Hubert von Goisern
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FEDERN

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The American nightmare

VOLUME 29th June 2015

Can't you hear, how time flies: for more than 25 years Hubert von Goisern has been enriching show business with culturally encompassing melodies and honest, but challenging lyrics. In the spring the biographical documentary Brenna tuat's schon lang on the Upper Austrian cross-cultural mediator was released, this summer he'll be playing at Burg Clam and in Wiesen. VOLUME talked to Hubert von Goisern about the function of role models, his honorary citizenship and the American nightmare.

A reasonable question: why was 2015 the right time to release a documentary about the life of Hubert von Goisern so far?

My manager Hage Hein thought that there needed to be a film about my career. He wanted to be finished with it for my 60th birthday, but the wealth of archive material overcame him. I couldn't and didn't want to support him in this project. Of course I feel honoured that someone has gone to the trouble of filming a documentary about me. But it's also embarrassing to actively collaborate on it. The only advice I gave him was: "Find a professional filmmaker to support you!". I was all the more pleased that he was able to get Rosi (Marcus H. Rosenmüller, Ed.) as director. So it was clear: the film will be good, even if I don't like what's in it.

One of the first scenes in Brenna tuat's schon lang: you meet your mentor, Sepp Atzmanstorfer. Who takes on the position of role model for Hubert von Goisern?

I don't know! Until recently Sepp didn't know what role he had played in my musical career either - he still doesn't understand it to this day. Which is probably down to his very modest manner. It's also a little odd when someone confesses to you that you are their artistic motivation. It requires a necessary respectful distance. I've always approached it this way: if I want to be a role model, then only in the form of giving people the courage to do what they feel within themselves.

After more than 25 successful years in the music business: would you still be embarrassed if your hometown of Bad Goisern erected a monument in your honour?

Since I've been an honorary citizen of this town for eleven years now, a monument isn't necessary. Hopefully! (laughs)

What does this honorary citizenship mean to you?

Please, I'd rather not talk about it! (laughs) Teddy Podgorski had a very fitting saying: "There's only one thing more embarrassing than accepting an honour - and that's turning it down!". I'm incidentally the first honorary citizen whose nomination didn't pass unanimously - the mandataries from the Freedom Party were all against my award. That makes the whole issue bearable straight away …

You mentioned your manager, Hage Hein from Munich. Where would Hubert von Goisern be today, if he hadn't met this person?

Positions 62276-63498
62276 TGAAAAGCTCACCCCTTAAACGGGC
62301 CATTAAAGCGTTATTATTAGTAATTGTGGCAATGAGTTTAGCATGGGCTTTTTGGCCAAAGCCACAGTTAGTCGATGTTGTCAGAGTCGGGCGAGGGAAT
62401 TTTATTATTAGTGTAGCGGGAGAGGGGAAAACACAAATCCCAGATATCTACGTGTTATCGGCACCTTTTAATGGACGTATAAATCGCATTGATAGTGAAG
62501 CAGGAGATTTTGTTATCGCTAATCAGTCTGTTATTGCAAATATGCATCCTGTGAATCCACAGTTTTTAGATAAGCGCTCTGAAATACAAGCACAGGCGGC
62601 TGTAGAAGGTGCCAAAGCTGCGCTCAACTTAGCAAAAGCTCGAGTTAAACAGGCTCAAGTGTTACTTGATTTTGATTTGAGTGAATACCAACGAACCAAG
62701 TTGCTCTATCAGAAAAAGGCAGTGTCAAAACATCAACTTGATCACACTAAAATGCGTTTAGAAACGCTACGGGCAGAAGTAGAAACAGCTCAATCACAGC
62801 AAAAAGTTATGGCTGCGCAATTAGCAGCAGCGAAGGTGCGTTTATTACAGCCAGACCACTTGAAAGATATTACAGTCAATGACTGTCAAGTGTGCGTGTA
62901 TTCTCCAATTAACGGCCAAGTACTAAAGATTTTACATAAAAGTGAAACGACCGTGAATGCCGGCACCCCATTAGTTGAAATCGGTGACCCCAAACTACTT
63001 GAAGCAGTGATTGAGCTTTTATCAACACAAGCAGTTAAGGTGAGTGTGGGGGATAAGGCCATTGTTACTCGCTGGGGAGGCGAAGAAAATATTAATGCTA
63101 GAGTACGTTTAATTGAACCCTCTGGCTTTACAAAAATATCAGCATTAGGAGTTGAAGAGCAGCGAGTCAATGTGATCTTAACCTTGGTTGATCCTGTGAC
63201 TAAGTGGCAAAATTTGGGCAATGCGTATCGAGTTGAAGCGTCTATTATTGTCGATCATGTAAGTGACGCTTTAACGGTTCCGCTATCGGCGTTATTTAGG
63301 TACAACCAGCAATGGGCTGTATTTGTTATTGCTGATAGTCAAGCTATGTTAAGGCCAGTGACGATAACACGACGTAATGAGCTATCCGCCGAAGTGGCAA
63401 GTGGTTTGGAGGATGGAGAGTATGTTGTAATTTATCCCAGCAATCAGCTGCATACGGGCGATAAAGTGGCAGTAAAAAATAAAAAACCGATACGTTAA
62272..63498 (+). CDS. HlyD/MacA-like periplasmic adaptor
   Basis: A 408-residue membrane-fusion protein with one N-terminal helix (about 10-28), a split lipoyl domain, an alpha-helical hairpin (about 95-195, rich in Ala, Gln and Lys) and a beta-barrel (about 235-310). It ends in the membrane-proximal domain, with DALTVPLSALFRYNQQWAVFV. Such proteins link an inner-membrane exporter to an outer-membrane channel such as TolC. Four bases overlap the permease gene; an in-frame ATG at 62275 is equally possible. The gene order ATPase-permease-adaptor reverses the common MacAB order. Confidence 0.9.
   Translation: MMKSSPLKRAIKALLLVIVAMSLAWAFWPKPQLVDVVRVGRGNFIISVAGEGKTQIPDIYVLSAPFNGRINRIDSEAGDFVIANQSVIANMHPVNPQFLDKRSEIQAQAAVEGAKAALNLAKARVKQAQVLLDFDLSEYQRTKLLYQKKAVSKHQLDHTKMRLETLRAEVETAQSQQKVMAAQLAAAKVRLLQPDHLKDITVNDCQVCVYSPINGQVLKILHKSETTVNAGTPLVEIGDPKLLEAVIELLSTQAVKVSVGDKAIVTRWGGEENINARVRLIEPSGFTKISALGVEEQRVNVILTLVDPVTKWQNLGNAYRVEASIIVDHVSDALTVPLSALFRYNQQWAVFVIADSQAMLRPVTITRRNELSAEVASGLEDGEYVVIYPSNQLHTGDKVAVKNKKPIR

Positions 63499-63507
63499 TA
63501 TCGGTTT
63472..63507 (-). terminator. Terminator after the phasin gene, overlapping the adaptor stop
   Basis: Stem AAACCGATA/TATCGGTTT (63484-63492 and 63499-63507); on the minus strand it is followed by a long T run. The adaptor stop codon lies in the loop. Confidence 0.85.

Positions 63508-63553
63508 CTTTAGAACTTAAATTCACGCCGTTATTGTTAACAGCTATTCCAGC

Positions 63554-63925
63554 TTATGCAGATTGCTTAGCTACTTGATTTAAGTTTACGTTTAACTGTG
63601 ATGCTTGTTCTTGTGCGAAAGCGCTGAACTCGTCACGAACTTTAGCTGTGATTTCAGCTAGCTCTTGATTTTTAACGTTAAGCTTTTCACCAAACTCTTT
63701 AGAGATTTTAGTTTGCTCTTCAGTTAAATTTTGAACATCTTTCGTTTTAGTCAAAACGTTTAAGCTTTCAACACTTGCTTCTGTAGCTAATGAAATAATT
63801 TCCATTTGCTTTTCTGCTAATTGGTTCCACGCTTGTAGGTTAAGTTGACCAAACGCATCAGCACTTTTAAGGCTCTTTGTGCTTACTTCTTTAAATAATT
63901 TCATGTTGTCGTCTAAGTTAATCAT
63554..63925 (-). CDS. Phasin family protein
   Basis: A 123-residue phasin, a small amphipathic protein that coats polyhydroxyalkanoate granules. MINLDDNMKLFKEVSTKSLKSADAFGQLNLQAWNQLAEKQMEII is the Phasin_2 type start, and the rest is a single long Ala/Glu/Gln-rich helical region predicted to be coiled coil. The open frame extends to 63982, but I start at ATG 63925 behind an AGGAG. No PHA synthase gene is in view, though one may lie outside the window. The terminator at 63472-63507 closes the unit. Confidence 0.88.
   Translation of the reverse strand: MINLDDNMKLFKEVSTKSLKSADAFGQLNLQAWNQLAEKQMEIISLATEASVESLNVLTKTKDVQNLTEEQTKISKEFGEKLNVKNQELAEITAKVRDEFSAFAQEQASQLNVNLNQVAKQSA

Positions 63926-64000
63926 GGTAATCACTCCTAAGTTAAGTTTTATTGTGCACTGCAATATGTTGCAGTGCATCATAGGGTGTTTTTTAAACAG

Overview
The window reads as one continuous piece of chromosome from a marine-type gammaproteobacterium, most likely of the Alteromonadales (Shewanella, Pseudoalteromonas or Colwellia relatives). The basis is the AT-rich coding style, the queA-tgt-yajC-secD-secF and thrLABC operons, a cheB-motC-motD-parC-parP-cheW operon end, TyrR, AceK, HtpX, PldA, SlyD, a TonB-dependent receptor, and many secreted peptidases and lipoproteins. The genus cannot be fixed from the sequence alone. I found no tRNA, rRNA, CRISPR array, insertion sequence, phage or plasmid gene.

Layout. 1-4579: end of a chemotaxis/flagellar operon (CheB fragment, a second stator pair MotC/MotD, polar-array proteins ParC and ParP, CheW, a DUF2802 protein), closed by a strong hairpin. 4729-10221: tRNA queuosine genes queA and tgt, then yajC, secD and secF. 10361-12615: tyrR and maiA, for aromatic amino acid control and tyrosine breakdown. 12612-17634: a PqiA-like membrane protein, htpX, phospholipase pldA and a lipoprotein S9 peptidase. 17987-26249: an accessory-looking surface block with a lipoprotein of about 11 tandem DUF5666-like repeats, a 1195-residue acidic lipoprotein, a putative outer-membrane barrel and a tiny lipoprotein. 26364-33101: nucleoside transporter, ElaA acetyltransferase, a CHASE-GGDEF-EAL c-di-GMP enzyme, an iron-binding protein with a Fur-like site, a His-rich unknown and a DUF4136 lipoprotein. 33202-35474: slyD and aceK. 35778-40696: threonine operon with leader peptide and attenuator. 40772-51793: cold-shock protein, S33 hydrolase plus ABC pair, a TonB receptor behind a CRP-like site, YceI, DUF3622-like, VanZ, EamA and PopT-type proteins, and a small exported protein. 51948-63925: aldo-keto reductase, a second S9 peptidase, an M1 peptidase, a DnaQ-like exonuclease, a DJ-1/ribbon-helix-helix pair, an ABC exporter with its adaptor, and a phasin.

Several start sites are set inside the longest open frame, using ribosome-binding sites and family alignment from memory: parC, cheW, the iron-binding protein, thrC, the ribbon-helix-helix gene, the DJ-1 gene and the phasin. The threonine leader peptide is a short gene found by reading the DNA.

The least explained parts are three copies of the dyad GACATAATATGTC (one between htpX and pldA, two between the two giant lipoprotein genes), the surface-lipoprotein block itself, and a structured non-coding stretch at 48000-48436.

Difficult to say, because fortunately this meeting did happen. Hage and I got on with each other straight away, but have done battle on various occasions over the years, which time and again nearly brought our collaboration to an end. But that's part of the relationship and keeps it alive! For me there's no alternative to Hage - if I can't work with this guy any more, then I'll stop!

Cheerfully onward: you recently released your new studio album Federn, which developed in the southern states of America. Why this musical journey?

During our last tour and my following creative break, I was very occupied with the apparent alienation between America and Europe. That's why I flew across the pond, to spend a while over there and to try and build cultural bridges. That was to be my contribution, that at least a few people would be brought closer together and this mutual misunderstanding would disappear. The travel destinations included Nashville and New Orleans, where country and blues are part of life. And I'd also never been there before …

Did this bridge-building work?

Quite the contrary, I returned even more alienated than I had been before my departure. America is not the same all the way through, but this characteristic is to be found throughout the land: most people there suffer from an immeasurable overestimation of their own abilities! I simply can't take this bragging. Everyone tells you about their grand plans and how great they themselves are. After a little while it becomes pretty easy to see that there's nothing behind it all though. It really clouded my stay. Last June I was almost ready to can the whole album project.

What saved Federn?

The fact that I had promised my band that we would go on tour in autumn 2014. The record should have been released beforehand. I prevented the release, but wanted to still try this shitty programme out live and play. That was the salvation, or the birth of Federn. Because when rehearsing and playing, we all discovered how cool this material is. After a few adaptations and corrections, I'm now convinced that Federn is one of the best albums of my career.

"A flat landscape depresses me"

Bergsteiger 07/2015 | Text: Dagmar Steigenberger

When we meet Hubert von Goisern in a Munich café, the 62-year-old has a day and a half long marathon of interviews behind him already. The documentary on him, Brenna tuat's schon lang, has just been released, the new album followed a few days later. The alpine world musician seems accordingly tired, but happy.

Which mountain were you on last?

My last mountain didn't have a name: it's in Greenland and I climbed it on skis - together with Alexander Huber.

With Huberbua? How did that come about?

A film project by Servus TV's Bergwelten brought us together: I wanted to continue my long-running project with the Inuits and play the first concert of my tour, he wanted to go to the Arctic mountains. But we've known each other a long time, that's why I liked the idea of travelling in Greenland with him.

What do the mountains mean to you?